Reading – The Dark Is Rising

Current reading: The Dark is Rising by Susan Cooper. There’s a group of people reading it online (starting yesterday, chapter by chapter). There’s even a twitter group with hashtag #thedarkisreading started by Rob Macfarlane. I read the first chapter last night, on schedule, and found an odd effect of having read the book so many times before: it sparked layers of meaning and memories from childhood on. I know that the countryside in the UK looks very little like the land south of the Poconos. But… I’m back in Pennsylvania in an instant, in my kind of spooky room in the attic.  When I first read the book, I peopled the novel’s pages with people I met on a daily basis (one of my favorite GS leaders was a Menonite who wore slacks, and I thought of her when I first met Maggie in the book [awkward]) .

Rob’s Twitter feed says for those of us who read the book before: “what are your memories of that first reading? How old were you. When, what weather?” I read it in October, probably near 6th grade (so… 10 or 11?), and my first memories were wondering where the cascade of ‘wrongness’ began, because I missed many of the early signals in the first chapter. I assumed England got snow near Christmas (like home). For me, the first note of unease came from the static on the radio. And then there were the animals — and humans acting strangely.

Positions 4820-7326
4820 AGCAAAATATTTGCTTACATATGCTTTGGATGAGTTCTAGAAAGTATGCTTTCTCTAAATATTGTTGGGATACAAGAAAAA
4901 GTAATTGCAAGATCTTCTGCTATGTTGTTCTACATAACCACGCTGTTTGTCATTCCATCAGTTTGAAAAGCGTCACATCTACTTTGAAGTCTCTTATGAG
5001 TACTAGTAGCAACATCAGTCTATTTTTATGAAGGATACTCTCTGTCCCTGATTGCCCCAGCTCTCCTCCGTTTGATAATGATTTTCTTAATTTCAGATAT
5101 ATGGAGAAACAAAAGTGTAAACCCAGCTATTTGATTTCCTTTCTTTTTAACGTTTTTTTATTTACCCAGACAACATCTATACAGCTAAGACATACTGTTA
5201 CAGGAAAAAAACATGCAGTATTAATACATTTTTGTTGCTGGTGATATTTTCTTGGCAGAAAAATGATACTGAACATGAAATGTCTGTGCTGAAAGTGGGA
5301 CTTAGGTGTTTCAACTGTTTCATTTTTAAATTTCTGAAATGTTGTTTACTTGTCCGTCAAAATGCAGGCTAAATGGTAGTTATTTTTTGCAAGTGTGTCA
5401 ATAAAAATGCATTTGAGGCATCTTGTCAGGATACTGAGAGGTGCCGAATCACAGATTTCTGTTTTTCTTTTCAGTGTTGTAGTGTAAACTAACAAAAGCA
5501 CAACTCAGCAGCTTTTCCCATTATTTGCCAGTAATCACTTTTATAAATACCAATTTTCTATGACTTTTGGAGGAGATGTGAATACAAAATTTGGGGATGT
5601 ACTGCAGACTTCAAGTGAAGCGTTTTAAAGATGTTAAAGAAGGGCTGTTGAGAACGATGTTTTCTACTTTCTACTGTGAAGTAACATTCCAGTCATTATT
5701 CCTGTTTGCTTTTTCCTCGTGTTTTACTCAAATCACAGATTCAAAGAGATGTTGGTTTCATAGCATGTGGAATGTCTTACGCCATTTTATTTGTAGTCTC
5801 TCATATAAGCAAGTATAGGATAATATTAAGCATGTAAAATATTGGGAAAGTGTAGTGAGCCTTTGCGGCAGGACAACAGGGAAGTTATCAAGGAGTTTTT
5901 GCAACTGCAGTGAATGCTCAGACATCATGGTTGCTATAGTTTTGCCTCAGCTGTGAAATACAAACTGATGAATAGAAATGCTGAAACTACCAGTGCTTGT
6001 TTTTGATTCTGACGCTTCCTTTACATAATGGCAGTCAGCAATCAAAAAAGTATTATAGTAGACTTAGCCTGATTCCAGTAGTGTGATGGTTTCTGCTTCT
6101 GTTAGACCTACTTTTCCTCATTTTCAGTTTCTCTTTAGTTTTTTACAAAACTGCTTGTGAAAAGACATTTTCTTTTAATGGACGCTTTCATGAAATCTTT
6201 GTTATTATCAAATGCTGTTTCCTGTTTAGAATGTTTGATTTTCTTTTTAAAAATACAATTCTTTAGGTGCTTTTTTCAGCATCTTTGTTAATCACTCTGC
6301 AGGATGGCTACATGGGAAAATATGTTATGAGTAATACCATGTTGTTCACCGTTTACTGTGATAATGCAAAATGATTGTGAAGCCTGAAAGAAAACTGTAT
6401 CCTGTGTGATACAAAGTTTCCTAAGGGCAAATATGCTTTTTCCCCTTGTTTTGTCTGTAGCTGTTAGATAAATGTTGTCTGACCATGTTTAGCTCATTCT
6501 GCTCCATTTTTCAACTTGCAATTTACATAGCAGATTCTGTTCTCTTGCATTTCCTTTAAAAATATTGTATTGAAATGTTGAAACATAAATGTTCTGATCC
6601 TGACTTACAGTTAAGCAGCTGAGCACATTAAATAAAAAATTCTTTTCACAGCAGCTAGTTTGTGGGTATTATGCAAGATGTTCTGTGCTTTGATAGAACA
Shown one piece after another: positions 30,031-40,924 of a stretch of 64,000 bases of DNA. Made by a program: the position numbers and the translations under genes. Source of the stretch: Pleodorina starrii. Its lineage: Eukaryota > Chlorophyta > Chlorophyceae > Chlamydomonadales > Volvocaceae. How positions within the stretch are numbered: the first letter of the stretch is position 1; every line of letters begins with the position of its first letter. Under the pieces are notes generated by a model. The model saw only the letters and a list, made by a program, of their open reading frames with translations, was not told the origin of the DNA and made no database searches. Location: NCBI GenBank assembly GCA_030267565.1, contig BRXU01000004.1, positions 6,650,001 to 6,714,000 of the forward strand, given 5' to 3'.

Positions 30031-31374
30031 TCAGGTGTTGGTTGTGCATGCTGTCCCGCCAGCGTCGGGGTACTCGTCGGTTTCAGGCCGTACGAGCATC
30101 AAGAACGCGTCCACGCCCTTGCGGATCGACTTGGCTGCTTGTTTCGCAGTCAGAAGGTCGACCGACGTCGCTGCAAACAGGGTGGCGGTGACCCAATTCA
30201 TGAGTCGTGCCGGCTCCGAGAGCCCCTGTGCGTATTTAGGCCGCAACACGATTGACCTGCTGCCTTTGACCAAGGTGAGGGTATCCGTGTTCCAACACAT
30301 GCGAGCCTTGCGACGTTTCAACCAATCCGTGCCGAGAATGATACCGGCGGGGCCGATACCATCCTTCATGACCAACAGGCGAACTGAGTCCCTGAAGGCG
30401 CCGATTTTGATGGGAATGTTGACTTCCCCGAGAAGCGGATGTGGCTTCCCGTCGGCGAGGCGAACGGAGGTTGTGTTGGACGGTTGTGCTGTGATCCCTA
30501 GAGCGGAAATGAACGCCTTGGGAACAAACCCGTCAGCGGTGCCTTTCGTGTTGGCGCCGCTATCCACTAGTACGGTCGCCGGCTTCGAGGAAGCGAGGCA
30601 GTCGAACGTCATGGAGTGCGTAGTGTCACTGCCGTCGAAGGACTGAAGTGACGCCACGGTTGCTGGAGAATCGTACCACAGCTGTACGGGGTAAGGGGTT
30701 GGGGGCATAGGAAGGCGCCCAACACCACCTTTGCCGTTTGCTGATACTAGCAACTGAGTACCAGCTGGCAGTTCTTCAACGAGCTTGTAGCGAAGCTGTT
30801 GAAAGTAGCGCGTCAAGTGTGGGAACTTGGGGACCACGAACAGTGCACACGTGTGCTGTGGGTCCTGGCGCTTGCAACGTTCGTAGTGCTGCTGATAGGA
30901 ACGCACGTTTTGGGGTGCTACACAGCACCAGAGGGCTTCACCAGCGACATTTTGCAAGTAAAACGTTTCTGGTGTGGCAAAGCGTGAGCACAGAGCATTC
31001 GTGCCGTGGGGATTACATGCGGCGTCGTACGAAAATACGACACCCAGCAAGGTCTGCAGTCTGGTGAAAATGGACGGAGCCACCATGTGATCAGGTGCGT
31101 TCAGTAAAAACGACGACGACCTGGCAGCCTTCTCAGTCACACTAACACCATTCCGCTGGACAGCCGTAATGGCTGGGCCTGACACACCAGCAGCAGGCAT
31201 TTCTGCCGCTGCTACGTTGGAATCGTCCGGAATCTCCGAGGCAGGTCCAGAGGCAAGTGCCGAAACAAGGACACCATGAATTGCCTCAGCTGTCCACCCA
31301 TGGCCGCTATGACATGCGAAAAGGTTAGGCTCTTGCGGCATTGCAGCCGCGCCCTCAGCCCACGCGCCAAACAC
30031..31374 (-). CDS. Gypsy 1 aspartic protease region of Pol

Second chapter is tonight, and I’m likely to be following along and commenting on the Dovegrey Reader blog.

3 Responses to “Reading – The Dark Is Rising”

  1. 1 Anne Bonney December 22, 2017 at 11:20 am

    Interesting. I remember the book made an impression on me when I first read it – I’ll have to go back for a second look. Cooper is a powerful writer.

  2. 2 Elusive Sue December 22, 2017 at 12:13 pm

    I’m also reading it – started two days ago, and have been enjoying (while trying to ALSO get ALL THE THINGS done before the weekend).

    • 3 wordtapestry December 29, 2017 at 3:41 pm

      Hope you got ALL THE THINGS done during this busy season. I’m finding the book is stirring up old memories of “Augh, why did he do stupid thing…?” that I thought as a preteen. Funny, eh?

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